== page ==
About Drug Detox through Sober College
While Sober College does not offer medical drug detox on-site we are able to arrange detox for any one of our clients. We only partner with medically managed sub-acute residential drug and alcohol detox centers that can provide treatment at all varying stages of detoxification. We offer a continuum of care and are able to help families located detox centers that are located near them and covered by their insurance.
Types of Drug Detox Programs
Detox can take place in different locations and for varying lengths of time. This is largely dependent on the client’s needs, but can be largely categorized as either inpatient or outpatient.
- Inpatient detox: Inpatient drug detox programs are strongly recommended and have a high success rate due to the amount of resources available. Inpatient detoxes may take place in residential rehab facilities, medical detox centers, hospitals, or alternative treatment centers. With inpatient detox, clients have access to support and care around the clock. Clients are monitored closely and staff are able to treat withdrawal symptoms as well as other conditions as necessary. In addition, by being removed from enabling environments and peers, clients can focus solely on their detox. Although inpatient detox can be more expensive and clients are required to live at the facility throughout the process, studies show it is more effective than other detox methods.
- Outpatient detox: Outpatient drug detoxes are more flexible than inpatient programs. Clients typically visit clinics to obtain medication to manage withdrawal symptoms while simultaneously attending an outpatient addiction treatment program. While outpatient detox can work, it is not usually the most effective method. Clients in outpatient detox programs have a higher risk of relapse, largely due to the fact that they continue to be exposed to environments and triggers that enabled abuse in the first place. They are also more likely to still have access to their substance of choice as well. Outpatient detox also does not provide clients with the same level of care because they do not have access to around the clock attention from medical professionals.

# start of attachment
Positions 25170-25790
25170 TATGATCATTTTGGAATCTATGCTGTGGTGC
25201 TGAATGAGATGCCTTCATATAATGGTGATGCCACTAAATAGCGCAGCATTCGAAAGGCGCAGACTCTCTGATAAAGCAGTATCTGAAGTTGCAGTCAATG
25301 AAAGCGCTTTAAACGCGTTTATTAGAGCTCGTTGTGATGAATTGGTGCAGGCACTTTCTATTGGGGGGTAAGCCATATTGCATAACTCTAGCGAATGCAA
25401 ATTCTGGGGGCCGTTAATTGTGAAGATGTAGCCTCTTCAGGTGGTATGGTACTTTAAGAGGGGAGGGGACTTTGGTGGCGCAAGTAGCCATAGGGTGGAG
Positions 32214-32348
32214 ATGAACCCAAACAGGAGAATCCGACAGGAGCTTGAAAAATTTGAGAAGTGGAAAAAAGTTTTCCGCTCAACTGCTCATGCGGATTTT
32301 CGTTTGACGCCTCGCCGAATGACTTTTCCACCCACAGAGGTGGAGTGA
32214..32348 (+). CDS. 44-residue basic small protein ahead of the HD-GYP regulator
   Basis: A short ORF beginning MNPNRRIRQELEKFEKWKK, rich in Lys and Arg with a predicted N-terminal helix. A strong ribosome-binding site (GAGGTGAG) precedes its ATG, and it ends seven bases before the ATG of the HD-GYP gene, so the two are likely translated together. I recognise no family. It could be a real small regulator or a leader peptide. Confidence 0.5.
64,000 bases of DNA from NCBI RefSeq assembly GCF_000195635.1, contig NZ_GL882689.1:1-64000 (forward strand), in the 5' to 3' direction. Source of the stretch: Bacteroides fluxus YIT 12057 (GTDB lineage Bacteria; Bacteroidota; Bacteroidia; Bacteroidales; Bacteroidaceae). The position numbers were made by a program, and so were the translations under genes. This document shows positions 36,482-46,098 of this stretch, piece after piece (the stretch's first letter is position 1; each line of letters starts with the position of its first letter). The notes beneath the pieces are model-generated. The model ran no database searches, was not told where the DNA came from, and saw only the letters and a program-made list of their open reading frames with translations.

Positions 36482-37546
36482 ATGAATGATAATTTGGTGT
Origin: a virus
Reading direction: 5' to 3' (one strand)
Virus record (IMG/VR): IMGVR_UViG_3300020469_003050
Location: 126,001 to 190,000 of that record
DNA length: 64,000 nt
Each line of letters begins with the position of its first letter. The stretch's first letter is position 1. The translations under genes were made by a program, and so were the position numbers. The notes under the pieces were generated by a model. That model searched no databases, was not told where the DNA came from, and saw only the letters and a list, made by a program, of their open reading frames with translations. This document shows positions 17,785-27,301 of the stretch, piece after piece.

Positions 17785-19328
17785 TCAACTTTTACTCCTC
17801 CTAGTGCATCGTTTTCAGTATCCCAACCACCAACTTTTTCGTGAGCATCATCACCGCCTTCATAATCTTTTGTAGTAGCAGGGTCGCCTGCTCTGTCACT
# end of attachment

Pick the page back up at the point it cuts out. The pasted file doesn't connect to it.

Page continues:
The actual duration of detox varies greatly depending on numerous factors, but it generally ranges from a few days to a couple of weeks. This is largely contingent on the type of drug abuse, the duration of use, and the dosages taken. Some may attempt the “cold turkey” method of detox in which a person does not use medical intervention; they simply cease all use suddenly. This form of withdrawal can be incredibly dangerous for those who are longtime users of specific drugs. Serious complications may arise in addition to the heightened risk of relapse. If the body loses its tolerance for all drugs and is suddenly reintroduced to them at the level at which they used to be consumed, there is a high risk of overdose, which may lead to death or other serious health consequences.
It is critical for people to enroll in treatment following a detox program. Recovering addicts who remained in treatment following a detox period were 10 times more likely to remain sober as compared to those who only completed detox. There is a direct correlation between length of time in treatment and rates of relapse. While detox is an important first step, it is not a complete solution, and is only successful when incorporated with a full treatment program.